AMD prepares frequency control enhancements for Ryzen CPUs on Linux



AMD released last Thursday (9) its new driver "AMD P-State", which arrives with the goal of achieving higher performance per Watt, as well as greater energy efficiency in Linux when compared to the conventional ACPI CPUFreq driver. Currently, the driver is limited to AMD Ryzen 5000 Series (Zen 3) processors.

The new driver is the result of a partnership between AMD and Valve, something that was announced during the X.Org Developers Conference 2021 event, where it was revealed that both companies were working together to come up with a new performance scaling design for CPUs OMG.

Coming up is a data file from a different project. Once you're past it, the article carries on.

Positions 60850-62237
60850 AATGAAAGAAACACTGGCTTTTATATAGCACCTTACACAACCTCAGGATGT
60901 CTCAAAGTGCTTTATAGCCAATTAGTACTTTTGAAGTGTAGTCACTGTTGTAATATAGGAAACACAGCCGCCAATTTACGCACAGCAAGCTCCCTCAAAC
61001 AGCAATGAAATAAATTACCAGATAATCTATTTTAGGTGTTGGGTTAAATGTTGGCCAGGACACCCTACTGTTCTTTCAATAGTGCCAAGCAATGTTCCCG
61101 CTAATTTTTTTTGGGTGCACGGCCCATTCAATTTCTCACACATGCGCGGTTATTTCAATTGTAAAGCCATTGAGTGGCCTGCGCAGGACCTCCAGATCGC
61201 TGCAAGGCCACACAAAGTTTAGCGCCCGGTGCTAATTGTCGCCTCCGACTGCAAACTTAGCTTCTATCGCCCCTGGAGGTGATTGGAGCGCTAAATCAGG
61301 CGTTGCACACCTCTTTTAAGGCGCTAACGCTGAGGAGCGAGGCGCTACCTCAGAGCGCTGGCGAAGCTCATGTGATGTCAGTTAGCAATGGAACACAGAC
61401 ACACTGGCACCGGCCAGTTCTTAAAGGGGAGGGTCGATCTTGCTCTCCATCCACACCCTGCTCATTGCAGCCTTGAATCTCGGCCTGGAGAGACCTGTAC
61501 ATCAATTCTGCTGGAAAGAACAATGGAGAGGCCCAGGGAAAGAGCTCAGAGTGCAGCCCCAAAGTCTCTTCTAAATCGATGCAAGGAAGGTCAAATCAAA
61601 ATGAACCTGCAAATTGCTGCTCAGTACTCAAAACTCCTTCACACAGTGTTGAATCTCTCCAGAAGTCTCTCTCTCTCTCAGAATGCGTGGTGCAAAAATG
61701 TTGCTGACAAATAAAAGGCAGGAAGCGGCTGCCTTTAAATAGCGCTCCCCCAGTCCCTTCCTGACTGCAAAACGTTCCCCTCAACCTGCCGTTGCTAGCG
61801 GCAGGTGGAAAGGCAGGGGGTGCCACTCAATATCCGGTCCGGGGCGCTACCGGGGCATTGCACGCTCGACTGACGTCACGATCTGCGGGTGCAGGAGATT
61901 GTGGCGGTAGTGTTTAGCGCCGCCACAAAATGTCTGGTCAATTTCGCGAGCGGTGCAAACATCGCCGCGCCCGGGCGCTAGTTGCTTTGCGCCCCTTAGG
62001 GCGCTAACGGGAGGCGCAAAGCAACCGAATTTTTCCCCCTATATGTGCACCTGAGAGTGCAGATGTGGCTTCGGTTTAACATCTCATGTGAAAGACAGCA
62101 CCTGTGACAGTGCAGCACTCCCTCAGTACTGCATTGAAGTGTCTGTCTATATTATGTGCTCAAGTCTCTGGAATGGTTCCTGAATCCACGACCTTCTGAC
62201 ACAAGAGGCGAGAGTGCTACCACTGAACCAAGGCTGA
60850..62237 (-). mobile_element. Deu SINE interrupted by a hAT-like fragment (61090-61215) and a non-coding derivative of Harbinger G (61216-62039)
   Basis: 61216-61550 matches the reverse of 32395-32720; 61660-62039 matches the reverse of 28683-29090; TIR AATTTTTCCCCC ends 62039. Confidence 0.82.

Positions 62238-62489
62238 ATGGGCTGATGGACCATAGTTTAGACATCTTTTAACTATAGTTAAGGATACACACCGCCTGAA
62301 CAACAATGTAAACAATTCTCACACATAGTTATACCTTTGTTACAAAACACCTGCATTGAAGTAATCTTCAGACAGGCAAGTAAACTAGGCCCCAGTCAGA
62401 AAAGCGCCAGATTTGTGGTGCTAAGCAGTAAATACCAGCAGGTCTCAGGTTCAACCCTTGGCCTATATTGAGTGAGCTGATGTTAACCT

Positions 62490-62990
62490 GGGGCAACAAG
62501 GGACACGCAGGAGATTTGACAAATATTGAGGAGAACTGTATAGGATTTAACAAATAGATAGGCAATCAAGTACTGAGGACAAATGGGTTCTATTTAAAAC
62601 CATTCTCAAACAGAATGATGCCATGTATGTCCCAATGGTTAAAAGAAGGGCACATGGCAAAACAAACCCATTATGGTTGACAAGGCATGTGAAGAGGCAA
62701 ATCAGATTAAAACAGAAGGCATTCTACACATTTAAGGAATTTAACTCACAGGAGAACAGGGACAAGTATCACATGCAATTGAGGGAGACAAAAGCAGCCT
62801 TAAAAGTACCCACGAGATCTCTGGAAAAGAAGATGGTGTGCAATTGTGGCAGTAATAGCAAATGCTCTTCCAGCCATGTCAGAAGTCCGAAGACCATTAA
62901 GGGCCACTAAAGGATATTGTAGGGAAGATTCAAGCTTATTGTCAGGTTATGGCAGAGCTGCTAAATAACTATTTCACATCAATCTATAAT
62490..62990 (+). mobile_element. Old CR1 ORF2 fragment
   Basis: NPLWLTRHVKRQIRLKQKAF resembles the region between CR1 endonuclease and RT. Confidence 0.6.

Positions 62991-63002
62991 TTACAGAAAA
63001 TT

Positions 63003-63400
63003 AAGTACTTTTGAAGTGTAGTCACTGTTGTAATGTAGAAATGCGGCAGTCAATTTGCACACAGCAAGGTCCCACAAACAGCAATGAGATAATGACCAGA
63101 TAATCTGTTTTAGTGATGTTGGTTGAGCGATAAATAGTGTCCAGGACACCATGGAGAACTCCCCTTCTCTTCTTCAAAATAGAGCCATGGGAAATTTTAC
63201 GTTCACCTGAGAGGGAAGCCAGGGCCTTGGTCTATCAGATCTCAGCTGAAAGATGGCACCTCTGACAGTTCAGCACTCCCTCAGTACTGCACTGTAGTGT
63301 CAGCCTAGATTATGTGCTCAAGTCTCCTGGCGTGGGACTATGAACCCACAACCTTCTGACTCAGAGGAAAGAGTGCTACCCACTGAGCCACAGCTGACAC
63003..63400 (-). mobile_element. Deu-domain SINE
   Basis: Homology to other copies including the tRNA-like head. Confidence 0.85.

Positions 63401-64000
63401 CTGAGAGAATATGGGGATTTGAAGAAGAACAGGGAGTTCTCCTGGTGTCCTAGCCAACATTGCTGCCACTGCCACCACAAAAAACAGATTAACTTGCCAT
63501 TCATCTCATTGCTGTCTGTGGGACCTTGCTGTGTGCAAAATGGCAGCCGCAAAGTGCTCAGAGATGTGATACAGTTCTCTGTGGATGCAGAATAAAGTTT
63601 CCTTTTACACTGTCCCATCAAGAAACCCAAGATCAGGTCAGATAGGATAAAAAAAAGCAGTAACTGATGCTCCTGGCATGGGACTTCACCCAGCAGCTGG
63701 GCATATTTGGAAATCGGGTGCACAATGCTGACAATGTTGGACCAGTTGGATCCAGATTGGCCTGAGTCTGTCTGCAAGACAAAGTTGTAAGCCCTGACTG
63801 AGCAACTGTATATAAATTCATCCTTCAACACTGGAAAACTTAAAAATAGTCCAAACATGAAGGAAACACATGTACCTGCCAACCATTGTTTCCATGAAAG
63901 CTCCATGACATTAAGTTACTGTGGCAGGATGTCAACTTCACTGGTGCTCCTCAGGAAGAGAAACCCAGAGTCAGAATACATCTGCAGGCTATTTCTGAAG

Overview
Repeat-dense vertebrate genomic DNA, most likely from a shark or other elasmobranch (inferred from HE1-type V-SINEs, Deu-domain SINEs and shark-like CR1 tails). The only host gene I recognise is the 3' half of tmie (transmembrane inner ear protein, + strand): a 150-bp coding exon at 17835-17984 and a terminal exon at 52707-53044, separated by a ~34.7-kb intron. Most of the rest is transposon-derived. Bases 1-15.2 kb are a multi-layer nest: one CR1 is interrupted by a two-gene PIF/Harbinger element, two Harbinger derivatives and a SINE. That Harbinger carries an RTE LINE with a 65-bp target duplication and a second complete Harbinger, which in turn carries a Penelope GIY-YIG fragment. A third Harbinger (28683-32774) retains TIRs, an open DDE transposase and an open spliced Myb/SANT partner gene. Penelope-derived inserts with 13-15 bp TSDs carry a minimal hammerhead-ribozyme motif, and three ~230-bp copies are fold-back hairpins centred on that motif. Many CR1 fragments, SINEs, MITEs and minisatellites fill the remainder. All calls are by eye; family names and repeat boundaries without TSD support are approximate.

"This new engine is based on Collaborative Processor Performance Control (CPPC), which allows for more precise frequency management than legacy ACPI P-State," explains Rui Huang, AMD. "The new AMD P-State comes to replace the ACPI P-state controls, as well as allowing a flexible, low-latency interface for the Linux kernel to directly communicate performance requests to hardware."

Furthermore, according to Rui Huang, the new driver should take advantage of the current "governors" for CPUs present in the Linux kernel, including schedutil and ondemand, to manage requests that are provided by CPPC hardware functionality. Also, according to the developer, in the future more CPU models should support the new driver, which includes Zen 2 processors (like the Steam Deck CPU).

More technical details can be found in the official announcement, clicking here.
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